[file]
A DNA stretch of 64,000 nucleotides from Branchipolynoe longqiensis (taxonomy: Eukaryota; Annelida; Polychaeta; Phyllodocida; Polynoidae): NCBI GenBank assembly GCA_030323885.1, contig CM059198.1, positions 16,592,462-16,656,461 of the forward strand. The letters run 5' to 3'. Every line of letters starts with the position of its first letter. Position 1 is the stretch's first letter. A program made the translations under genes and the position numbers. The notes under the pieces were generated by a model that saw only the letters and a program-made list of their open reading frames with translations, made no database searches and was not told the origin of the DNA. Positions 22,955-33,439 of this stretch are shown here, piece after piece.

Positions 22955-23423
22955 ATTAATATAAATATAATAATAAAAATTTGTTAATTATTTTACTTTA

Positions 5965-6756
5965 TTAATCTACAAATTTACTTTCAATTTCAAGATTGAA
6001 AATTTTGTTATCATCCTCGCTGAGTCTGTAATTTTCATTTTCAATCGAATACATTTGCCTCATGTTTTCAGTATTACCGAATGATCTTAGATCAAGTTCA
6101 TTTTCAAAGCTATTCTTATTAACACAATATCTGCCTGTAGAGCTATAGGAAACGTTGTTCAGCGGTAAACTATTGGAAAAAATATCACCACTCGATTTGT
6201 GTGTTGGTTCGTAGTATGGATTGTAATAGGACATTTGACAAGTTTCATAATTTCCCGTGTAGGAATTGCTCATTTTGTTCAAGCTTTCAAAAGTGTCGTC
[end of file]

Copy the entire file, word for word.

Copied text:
A DNA stretch of 64,000 nucleotides from Branchipolynoe longqiensis (taxonomy: Eukaryota; Annelida; Polychaeta; Phyllodocida; Polynoidae): NCBI GenBank assembly GCA_030323885.1, contig CM059198.1, positions 16,592,462-16,656,461 of the forward strand. The letters run 5' to 3'. Every line of letters starts with the position of its first letter. Position 1 is the stretch's first letter. A program made the translations under genes and the position numbers. The notes under the pieces were generated by a model that saw only the letters and a program-made list of their open reading frames with translations, made no database searches and was not told the origin of the DNA. Positions 22,955-33,439 of this stretch are shown here, piece after piece.

Positions 22955-23423
22955 ATTAATATAAATATAATAATAAAAATTTGTTAATTATTTTACTTTA

Positions 5965-6756
5965 TTAATCTACAAATTTACTTTCAATTTCAAGATTGAA
6001 AATTTTGTTATCATCCTCGCTGAGTCTGTAATTTTCATTTTCAATCGAATACATTTGCCTCATGTTTTCAGTATTACCGAATGATCTTAGATCAAGTTCA
6101 TTTTCAAAGCTATTCTTATTAACACAATATCTGCCTGTAGAGCTATAGGAAACGTTGTTCAGCGGTAAACTATTGGAAAAAATATCACCACTCGATTTGT
6201 GTGTTGGTTCGTAGTATGGATTGTAATAGGACATTTGACAAGTTTCATAATTTCCCGTGTAGGAATTGCTCATTTTGTTCAAGCTTTCAAAAGTGTCGTC